Popular voting aside, the two candidates split the state's 14 Congressional districts, and by Thursday, the state party decided that Romney would take 16 delegates to 14 for Santorum, despite the fact that the Santorum campaign declared they had won a majority or tied among delegates awarded and thus it was a great embarrassment for Romney. Santorum has since claimed that Romney and the state party colluded to commit some sort of election fraud and compared it to Iran.

Of course it would be far more difficult for Santorum to accept the fact that he had victory in Michigan nearly at hand but blew it by poor political messaging, by such things as accusing Barack Obama of being a snob in context to a discussion about how kids should go to college and saying that John F. Kennedy's famous speech on separation of church and state had made him want to throw up.

The Romney campaign did a great job in Michigan of trying to get to Santorum's right on spending issues and on being an "outsider", but it was these cultural landmines that Santorum stepped in that may have really knocked him out of this race.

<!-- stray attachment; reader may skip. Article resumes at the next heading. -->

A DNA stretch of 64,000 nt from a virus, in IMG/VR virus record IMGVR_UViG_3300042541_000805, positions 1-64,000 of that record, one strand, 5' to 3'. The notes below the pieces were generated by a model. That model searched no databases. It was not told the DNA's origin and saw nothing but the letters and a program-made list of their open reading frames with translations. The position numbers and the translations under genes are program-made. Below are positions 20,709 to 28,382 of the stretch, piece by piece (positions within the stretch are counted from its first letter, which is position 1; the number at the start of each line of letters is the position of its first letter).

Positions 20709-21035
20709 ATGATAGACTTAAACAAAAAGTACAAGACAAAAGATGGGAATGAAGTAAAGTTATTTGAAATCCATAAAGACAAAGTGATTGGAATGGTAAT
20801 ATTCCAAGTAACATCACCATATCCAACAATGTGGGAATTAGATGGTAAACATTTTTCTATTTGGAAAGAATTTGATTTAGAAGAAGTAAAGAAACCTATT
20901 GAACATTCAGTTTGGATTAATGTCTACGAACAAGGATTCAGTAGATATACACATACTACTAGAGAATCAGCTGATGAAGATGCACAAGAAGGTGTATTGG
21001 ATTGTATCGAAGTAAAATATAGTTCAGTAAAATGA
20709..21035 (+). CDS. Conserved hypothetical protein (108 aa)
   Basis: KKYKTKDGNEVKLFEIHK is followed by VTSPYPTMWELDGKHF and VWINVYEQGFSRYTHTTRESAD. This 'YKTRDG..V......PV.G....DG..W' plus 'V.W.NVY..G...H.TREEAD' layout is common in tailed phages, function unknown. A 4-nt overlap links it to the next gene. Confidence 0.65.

A late endorsement for Romney by Kid Rock, (whose song "Born Free" had already been adopted as the Romney campaign theme) in his home state of Michigan and a musical appearance on the campaign trail probably did not hurt either. It was after the Michigan vote that Ted Nugent, the "Motor City Madman" lent his right-wing, hard rock credentials to the ranks of Romney backers.

When the history of this campaign is written, it may very well be that the final days in Michigan, which propelled Romney to victory, was the turning point in sealing away the entire nomination. The Wyoming Caucus, technically non-binding as many other contests thus far have been, went Romney, and as I write this, the Mittster looks like he is soon to be declared the winner of Washington's Caucuses, by a solid margin.

Typically dominated by social conservatives in Presidential primary cycles, Santorum had been well ahead in a couple Washington polls not long ago, but tonight, he appears as if he may finish third, behind Romney and also Ron Paul. This would be another substantial victory and could help continue the momentum into the nine states that will be voting on Tuesday. I may be biased, but my sense, as someone who has followed GOP politics for over two decades now, that the average rank and file party member has reached the conclusion that it is going to be Romney in the end, and that it's about time to start getting on with the general election.

Next, let's take a brief alphabetical preview look at Super Tuesday (which is substantially less Super than 2008 in terms of the number of states voting.) If Romney were to do well across the board, or simply manages to win the most anticipated of the states, I think a week from now, we will be referring to him as the presumptive nominee.